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    The double crank is a heavy and more complex answer to having suitably stiff chainstays, but it looks good
    As little bike as possible, as silent as possible.
    Latitude: 5736' Highlands, Scotland

  11. #11
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    oh yeah!!!.... and like after you do the double crank you could setup double front brake, disc and V-brake!! should be easy: just get a bmx cable, the one for the Oryg, it has a splice and pulls two cables with one lever!!! no sweat! twice the torque and twice the stopping power, now you can suck twice as bad.
    no chain no gain.

  12. #12
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    Just use a 3 piece crank and disk hub with a tomi cog. And lock tight the crap out of the pedals.

  13. #13
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    curt really? a fixed left side drive. look at the bmx stuff. some of those bikes have setups for left side drive.
    Ride & Smile

  14. #14
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    Look here.

  15. #15
    blet drive
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    thank every one i love the info... will poist pick when we get here done..
    Save a tree & wipe your butt with an owl.
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  16. #16
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    It would be cool if there was a hub that could just disengage the left side cog or the right side cog remotely. Then you could run some insane gear combination of super hard on one side and super easy on the other for the ultimate 2-speed drivetrain.

  17. #17
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    Quote Originally Posted by subliminalshiver
    Any crankset should be able to run on the left side. Just make sure to loctite your pedals on. The hub won't really matter because fixed is fixed, flip-flop or no. If you're trying to make this work on the relatively cheap side, the Surly Fixxer or a Tomi-cog might be worth investigating if you don't already have a thread-on freewheel hub.
    While you're at it, why not run a double drive setup with a drivetrain on both sides?Twice the power transfer. The monster-truck of fixies. One side for power and the other for braking. You will probably have twice the "feel" for the trail too.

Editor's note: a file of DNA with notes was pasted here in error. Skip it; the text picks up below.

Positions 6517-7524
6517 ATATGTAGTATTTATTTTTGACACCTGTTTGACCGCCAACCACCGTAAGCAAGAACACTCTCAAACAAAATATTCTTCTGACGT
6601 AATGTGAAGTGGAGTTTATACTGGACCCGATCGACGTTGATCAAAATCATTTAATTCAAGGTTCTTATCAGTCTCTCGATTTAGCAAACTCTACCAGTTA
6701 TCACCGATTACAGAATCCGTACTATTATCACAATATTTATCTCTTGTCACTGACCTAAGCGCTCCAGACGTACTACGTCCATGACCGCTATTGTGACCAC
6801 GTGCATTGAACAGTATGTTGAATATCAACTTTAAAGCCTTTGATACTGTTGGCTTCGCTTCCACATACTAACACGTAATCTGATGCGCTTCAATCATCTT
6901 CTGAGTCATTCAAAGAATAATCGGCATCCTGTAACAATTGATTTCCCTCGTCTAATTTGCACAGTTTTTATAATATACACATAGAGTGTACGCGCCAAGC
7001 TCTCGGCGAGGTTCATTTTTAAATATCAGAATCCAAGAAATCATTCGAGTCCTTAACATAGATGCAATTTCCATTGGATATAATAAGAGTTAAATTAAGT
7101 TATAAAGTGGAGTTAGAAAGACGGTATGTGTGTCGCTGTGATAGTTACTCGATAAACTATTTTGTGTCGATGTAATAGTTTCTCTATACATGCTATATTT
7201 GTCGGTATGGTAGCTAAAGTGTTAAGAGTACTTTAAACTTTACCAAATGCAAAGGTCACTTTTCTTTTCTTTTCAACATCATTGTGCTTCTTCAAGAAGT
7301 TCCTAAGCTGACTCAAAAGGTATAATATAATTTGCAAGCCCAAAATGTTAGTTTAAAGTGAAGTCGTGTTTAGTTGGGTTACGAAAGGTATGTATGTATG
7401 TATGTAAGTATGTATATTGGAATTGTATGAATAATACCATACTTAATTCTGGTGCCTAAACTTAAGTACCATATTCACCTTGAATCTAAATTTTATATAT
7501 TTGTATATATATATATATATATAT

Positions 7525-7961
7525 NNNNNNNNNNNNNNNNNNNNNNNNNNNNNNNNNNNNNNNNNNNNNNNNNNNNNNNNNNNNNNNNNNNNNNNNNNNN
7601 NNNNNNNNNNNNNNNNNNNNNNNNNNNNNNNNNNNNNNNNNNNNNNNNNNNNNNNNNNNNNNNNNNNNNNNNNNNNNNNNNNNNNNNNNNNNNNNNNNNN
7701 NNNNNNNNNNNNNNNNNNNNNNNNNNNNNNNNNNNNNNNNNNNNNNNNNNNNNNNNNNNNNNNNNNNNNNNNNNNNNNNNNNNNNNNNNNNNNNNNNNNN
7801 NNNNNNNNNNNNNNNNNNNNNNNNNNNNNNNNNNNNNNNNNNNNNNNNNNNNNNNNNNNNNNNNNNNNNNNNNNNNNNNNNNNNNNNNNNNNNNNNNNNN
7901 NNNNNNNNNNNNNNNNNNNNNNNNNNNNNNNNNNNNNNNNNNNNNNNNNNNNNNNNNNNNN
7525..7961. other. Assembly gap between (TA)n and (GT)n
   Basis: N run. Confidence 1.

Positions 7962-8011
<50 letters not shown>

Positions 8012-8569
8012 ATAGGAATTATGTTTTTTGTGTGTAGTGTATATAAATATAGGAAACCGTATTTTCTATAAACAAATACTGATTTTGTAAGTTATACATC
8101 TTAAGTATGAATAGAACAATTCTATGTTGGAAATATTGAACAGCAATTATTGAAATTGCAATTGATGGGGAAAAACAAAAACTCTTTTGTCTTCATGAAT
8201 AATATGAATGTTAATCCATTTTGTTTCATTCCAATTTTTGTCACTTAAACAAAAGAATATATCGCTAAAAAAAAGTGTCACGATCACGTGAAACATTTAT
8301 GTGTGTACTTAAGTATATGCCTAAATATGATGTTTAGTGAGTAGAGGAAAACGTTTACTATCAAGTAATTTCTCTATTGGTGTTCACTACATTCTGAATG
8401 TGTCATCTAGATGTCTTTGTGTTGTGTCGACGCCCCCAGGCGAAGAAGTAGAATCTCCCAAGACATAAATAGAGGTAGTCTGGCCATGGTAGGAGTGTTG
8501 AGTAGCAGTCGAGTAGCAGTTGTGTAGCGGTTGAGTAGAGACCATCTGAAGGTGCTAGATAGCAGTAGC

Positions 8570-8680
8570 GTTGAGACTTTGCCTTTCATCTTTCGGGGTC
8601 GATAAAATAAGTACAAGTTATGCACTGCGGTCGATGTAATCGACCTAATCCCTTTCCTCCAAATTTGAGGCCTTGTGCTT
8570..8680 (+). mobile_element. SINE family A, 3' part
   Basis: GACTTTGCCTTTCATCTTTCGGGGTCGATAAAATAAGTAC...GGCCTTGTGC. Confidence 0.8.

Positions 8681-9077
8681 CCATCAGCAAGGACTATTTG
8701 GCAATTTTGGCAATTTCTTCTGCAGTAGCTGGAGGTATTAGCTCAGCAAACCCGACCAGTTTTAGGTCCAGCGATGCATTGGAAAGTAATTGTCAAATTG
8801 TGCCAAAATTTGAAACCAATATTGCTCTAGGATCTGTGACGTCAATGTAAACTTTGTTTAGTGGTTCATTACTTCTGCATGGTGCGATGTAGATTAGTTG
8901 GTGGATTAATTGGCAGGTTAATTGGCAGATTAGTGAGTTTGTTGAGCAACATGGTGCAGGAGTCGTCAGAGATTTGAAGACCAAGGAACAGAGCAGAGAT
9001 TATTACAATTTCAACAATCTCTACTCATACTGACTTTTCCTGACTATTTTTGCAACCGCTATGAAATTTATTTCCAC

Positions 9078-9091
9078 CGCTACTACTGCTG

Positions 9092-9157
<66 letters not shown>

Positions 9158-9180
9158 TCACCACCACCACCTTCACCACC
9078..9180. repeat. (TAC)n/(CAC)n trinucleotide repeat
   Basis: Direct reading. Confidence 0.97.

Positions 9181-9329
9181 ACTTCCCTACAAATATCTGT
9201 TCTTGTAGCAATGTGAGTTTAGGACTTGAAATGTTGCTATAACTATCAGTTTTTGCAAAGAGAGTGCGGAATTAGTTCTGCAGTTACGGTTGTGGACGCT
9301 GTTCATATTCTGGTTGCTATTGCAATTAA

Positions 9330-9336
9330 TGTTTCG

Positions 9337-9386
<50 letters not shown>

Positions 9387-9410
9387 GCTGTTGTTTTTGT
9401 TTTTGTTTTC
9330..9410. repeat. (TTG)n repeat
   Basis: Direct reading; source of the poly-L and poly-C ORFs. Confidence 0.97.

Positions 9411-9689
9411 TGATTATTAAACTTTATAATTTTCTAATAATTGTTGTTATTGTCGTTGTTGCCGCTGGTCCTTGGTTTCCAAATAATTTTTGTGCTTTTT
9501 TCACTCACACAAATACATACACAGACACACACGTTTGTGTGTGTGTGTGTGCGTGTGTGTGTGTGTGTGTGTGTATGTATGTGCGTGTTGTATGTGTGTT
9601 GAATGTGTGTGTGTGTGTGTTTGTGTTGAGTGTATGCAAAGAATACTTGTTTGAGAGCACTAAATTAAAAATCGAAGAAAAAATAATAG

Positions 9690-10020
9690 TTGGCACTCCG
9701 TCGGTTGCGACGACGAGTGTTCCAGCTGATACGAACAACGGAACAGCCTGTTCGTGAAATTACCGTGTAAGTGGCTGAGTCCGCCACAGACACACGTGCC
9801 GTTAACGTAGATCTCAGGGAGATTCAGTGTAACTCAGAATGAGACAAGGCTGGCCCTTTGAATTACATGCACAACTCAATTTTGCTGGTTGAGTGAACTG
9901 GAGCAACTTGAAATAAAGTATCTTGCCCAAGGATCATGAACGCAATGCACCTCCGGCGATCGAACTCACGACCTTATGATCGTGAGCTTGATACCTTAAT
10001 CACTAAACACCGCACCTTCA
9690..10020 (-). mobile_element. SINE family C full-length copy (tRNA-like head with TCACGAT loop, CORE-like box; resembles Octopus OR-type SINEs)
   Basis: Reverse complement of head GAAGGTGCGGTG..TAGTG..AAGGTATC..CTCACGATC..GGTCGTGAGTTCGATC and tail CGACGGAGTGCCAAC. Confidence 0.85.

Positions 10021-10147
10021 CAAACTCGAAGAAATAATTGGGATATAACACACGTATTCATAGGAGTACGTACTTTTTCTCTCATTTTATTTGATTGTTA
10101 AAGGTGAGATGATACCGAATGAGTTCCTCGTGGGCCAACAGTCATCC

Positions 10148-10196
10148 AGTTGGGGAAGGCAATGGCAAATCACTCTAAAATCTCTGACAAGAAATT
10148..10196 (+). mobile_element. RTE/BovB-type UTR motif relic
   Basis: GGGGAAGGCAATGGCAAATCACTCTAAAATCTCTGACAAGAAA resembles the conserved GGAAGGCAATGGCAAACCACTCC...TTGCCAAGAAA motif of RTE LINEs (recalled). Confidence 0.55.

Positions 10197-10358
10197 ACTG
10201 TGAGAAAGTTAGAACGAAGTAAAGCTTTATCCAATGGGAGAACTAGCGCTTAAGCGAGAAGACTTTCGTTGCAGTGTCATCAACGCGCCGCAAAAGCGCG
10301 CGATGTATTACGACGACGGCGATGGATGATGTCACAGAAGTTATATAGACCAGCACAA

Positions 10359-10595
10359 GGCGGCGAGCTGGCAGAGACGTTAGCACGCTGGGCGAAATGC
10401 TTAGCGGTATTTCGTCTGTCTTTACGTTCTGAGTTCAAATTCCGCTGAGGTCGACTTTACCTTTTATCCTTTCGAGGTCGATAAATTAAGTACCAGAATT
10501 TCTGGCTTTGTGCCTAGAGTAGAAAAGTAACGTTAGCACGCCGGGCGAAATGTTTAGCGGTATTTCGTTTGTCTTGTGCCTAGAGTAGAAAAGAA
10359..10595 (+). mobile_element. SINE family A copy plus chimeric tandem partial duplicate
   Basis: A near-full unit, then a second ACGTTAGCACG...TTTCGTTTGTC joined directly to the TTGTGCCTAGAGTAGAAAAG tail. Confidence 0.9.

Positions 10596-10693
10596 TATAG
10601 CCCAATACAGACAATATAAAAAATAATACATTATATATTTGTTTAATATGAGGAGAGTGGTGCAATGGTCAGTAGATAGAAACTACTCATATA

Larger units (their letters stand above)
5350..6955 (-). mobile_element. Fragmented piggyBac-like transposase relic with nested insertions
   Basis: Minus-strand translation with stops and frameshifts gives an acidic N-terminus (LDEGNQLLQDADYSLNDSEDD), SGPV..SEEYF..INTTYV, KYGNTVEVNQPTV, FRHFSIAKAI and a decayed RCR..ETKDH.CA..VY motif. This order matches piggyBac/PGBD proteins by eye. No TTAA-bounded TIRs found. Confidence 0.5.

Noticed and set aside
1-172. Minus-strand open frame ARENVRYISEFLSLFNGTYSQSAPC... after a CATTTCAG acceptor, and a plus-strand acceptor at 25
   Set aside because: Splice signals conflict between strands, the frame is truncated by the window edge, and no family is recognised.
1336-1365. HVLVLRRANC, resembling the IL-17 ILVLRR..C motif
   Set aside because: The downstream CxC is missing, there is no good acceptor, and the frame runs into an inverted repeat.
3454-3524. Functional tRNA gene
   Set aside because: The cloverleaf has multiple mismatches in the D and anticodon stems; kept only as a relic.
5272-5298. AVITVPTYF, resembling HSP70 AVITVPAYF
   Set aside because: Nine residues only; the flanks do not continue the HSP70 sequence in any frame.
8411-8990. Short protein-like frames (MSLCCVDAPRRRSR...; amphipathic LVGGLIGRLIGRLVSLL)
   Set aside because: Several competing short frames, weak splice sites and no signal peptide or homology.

You could swap the spindles in your pedals to have the bodies go the right direction. Or just get a LHD crankset.
    My motorcycle runs on infant blood

  18. #18
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    You do not want to use a flip flop hub, the threads would be reversed and would tend to loosen over time. Threads are the direction they are for a reason. Same with crank arms- do not try to loctite a pedal on a crank arm mounted on the wrong side- it will still loosen over time. Bad plan. You could, however, use a chainring mounted on a 6 bolt rotor on the left in combination with a left side tandem crank as someone else mentioned. Then you could use a rim brake if you want a brake. Maybe using a front disc hub with a wider axle as your rear hub so there is no unsightly junk on the right side... (why? because you can) I knew a guy who had a dedicated SS fixed gear custom built, it was pretty fun to ride up hill and on the flats. Downhill, not so much.

  19. #19
    (not that fast)
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    I actually considered trying this too. I was going to go on the uber cheap and JB weld the hub. I figured this would be the safe way of trying fix because if the jb weld failed, it wouldn't be the brakes failing, just the accelerator.